Dave (stockholder since '95/fan since '60) from Lake Zurich, IL
The radio coverage of Packers games switching to the FM station, after 90-plus years on WTMJ, is actually terrible news for us Chicago-area Packers fans. For many decades I've listened to the pregame show on a transistor radio, had the radio handy during the TV broadcast of the game, listened to the halftime show on the radio, and the postgame show. There's no way the Milwaukee FM signal can be picked up where I live and there is no station located in the Chicago area in the Packers Radio Network. I have no idea why the switch in stations was made but, as they say, all good things must come to an end. It's a very unfortunate situation.
Thanks for raising this issue, Dave. The move from WTMJ was not something we made lightly. We've had our games broadcast on WTMJ since 1929. 97.3FM The Game will replace WTMJ as the Milwaukee station in the Packers Radio Network. We think we will see benefits as 97.3FM The Game is an all-sports station. With regard to your question, I'm optimistic that you will be able to listen to our broadcasts from the stations in Racine, Kenosha and Janesville (NFL rules prevent us from having a station in Illinois, the Bears' market, broadcast our games). Also, you can listen to our broadcasts on the internet.
Dan from Tallahassee, FL
The players' and coaches' work cycle follows the season, with lulls after the playoffs and between OTAs and training camp. What about your job and the rest of the front office? What are the peaks and valleys over the course of the year, particularly as it pertains to work volume, task types, but most importantly, overall intensity of your workday?
Great question, Dan. In some ways my schedule does mimic that of the players and coaches, especially since the season is the busiest time of the year for me. However, the schedule in the offseason is much different. February and March are very busy times for those of us in the front office because we are busy putting together our budgets, travelling to Indianapolis for the combine and preparing for and attending the annual league meeting. Board responsibilities also keep us busy with committee meetings throughout the year, and full board meetings in August, October, December and May. Mid-June to mid-July is the time of year when most parts of the league shut down as people take vacations and rest up before the start of a long, grinding season.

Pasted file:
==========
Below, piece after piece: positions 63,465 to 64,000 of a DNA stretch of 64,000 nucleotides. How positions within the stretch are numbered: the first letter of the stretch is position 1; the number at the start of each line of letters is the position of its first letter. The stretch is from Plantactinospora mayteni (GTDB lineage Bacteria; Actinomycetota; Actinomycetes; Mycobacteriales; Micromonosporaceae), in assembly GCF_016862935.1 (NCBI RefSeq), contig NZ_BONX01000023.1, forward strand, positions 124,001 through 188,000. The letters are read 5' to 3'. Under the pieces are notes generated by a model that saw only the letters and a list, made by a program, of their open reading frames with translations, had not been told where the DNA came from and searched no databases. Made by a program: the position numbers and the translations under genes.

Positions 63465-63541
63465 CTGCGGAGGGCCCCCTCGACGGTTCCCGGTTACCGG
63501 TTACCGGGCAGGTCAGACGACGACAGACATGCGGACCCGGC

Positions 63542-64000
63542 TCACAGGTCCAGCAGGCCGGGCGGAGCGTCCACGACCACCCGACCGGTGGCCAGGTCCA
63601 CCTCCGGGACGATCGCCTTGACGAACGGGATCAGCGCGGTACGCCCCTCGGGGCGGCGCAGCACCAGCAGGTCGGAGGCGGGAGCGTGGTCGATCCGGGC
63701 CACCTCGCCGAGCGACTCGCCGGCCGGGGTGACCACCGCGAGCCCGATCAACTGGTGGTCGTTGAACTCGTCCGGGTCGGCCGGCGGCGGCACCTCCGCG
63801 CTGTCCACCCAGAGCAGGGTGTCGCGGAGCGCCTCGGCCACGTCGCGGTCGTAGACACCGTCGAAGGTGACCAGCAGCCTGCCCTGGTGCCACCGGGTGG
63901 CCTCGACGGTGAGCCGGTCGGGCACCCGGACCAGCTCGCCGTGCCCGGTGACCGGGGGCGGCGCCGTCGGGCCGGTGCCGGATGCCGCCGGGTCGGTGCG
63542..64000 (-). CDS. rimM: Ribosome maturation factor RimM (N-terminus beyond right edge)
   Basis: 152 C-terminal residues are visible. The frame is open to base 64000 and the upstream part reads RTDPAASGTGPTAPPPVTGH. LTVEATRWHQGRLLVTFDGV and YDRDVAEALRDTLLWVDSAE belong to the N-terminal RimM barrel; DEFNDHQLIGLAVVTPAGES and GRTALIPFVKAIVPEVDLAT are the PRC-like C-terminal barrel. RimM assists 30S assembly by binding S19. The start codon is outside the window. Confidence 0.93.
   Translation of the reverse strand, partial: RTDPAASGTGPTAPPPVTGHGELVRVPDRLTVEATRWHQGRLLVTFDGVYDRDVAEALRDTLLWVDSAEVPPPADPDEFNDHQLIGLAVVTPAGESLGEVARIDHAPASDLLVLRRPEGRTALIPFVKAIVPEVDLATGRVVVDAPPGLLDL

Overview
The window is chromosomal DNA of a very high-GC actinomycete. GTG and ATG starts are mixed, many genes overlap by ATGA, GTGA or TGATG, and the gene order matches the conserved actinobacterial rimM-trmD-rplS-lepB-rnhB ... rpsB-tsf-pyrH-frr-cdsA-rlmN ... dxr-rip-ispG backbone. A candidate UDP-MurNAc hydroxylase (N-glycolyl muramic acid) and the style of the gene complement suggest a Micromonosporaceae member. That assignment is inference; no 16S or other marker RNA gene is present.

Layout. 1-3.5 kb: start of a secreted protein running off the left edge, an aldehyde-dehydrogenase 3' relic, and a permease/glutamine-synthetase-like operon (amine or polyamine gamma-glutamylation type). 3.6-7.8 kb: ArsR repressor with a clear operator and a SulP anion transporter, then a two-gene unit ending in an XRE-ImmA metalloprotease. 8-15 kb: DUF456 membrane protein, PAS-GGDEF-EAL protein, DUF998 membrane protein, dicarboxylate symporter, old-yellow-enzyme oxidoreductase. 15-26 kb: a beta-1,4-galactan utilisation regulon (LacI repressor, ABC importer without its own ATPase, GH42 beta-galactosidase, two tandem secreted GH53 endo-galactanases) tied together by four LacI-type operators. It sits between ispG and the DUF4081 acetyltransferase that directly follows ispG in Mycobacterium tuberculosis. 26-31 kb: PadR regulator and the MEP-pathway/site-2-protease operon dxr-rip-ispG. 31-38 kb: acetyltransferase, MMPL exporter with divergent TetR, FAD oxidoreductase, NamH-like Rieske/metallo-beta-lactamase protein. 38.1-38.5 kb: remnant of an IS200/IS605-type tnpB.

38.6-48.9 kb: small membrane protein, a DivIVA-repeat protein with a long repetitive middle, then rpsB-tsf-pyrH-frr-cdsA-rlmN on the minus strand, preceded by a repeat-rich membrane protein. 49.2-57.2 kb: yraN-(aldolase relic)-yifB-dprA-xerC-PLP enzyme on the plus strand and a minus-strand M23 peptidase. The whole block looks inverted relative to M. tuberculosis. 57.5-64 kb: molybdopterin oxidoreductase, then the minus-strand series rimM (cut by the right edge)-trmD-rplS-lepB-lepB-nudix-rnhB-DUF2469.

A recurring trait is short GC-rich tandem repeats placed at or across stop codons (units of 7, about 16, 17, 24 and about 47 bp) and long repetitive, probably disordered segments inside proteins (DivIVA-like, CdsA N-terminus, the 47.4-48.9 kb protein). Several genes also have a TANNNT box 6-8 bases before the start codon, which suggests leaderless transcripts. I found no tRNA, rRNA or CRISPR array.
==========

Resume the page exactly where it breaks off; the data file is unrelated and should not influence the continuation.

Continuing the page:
A question from Tony
Mark, first of all, thanks for all that you have done for the Packers. You have led the team with dignity and class that will be hard to follow. While many Packers fans are excited about the team's trip to London this year I'm curious about the impact of marketing rights. In January, the NFL announced international marketing rights for 18 teams, including some in the UK, but the Packers were not one of them. Is there a reason the team didn't get marketing rights? How does this impact the Packers' international revenues or marketing opportunities?
I'm also very excited about our trip to London, Tony. We will be the last NFL team to play in an international series game. With regard to the international marketing rights, this has been a key initiative for the league for several years now. Teams can sign up for access to international home marketing areas in eight different countries. We decided to wait a year before signing up for these marketing rights. It wasn't that we didn't see the merit in this program, but we thought that we could learn from other teams' experiences, as well as from our own experience in London for the game. I anticipate that we will sign up for these rights soon.